Fence wrangle fails to thwart new Midlothian care village plans
Plans for a new council-owned care village on the site of a former primary school received just one objection over a lack of fencing.
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The proposals for the former St Mary’s Primary School in Bonnyrigg have been put forward by Midlothian Council and will see 46 extra care homes built on its site with a car park separated from neighbouring residents by a hedge.
But while they have been widely welcomed by the community one concerned resident called for more protection for houses backing onto the site which she said would be at risk from exhaust smoke, intruders and accidental collisions.
In response to the proposals the objector said beech hedging had been mentioned as a barrier between the houses and the new housing.
But she said: “This would offer poor protection from exhausts of reversing vehicles and accidental damage from collision.
“Where the boundary borders on the gardens of the extra care facility and the planting at the other end of the car park there is little protection from intruders which the school building provided.
“I suggest a sturdy fence or wall be built along the boundary of the site and the walls of Union Park gardens. Failing this a mature hedge of pyracantha or hawthorn be planted as a deterrent although it will provide little protection from damage.”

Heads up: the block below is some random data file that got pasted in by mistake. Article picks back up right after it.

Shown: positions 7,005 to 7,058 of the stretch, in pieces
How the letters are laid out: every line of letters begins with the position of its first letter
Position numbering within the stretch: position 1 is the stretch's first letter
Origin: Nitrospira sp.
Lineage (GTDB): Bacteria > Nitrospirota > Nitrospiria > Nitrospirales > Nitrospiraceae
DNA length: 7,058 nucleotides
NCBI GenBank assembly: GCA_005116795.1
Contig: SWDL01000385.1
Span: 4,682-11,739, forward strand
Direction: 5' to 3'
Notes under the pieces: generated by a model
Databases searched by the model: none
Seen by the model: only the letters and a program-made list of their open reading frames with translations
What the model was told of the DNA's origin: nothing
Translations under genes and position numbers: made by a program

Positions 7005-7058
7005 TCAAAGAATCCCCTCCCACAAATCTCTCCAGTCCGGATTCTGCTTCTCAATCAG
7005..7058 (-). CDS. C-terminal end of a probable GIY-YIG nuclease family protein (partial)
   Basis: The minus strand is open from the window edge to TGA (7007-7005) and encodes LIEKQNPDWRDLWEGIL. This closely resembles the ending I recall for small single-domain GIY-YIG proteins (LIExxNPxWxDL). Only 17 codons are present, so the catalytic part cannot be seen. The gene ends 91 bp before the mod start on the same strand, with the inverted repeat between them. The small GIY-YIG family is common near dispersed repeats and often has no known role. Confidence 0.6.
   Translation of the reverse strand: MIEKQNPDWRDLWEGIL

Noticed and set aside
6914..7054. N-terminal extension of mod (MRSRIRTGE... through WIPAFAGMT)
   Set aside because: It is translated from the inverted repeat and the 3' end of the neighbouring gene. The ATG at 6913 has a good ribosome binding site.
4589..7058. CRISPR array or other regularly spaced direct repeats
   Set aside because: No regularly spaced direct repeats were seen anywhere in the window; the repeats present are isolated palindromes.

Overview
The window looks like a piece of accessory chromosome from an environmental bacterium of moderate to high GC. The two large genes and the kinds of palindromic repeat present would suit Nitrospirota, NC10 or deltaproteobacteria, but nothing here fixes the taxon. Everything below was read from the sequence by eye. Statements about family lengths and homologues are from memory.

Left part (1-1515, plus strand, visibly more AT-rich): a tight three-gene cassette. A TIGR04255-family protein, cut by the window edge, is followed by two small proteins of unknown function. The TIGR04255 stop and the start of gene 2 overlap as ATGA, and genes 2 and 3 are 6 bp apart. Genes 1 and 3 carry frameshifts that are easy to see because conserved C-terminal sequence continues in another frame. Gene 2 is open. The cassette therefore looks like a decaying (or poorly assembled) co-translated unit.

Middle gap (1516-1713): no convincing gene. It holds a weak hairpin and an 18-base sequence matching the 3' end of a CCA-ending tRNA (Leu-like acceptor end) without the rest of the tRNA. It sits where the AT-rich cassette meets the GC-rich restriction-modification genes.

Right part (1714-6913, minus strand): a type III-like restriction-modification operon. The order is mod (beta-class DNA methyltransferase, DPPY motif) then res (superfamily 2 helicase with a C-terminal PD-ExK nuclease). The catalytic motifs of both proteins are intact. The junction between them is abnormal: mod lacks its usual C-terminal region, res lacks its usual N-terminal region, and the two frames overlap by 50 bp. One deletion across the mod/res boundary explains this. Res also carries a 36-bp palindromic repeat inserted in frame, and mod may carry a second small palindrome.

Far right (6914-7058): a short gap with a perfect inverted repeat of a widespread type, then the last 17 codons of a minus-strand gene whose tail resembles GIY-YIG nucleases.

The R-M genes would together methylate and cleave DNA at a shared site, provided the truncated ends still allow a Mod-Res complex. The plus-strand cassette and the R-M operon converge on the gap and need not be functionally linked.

The extra care housing will sit next to a 30-bed care home and 10 rehabilitation flats and a day care centre which will be built on neighbouring land which housed the Dundas Buildings before they were demolished.
The project has received support from Bonnyrigg and Lasswade Community Council who said it would be an asset to the town centre although concern was raised over parking.
They said: “The community views expressed to us are on the whole very positive and welcoming of this development. The facilities and the employment it should bring to the town centre are seen as an asset for the town.
“We are supportive of the ’20 minute neighbourhood’ concept and while Bonnyrigg & Lasswade is too large to be one neighbourhood this is a step in the right direction with these facilities being within walking distance for many.”
A report on the planning application which is recommended for approval by officers, say the care home and flats are intermediate care facilities (ICF) intended to replace Highbank in Dalkeith which no longer meets modern care standards and practices.
It says: “ICFs provide a bridge between hospital and home and vice versa. They provide space for rehabilitation, assessment, interim placement, emergency support and respite care. Such facilities provide a vital role in minimising the duration of hospital stays and maximising the length of time that people can continue to live at home for as long as possible.
The proposed ICF will provide accommodation in 30 individual bedrooms and 10 one bedroom rehabilitation flats. In addition to the accommodation spaces the building will include lounge spaces, dining rooms, rehabilitation rooms, a café/hub space, a catering kitchen, laundries, offices and staff meeting/training spaces. “
It adds the extra care housing is “an alternative to residential care for frailer older people or those diagnosed with a variety of degenerative conditions.
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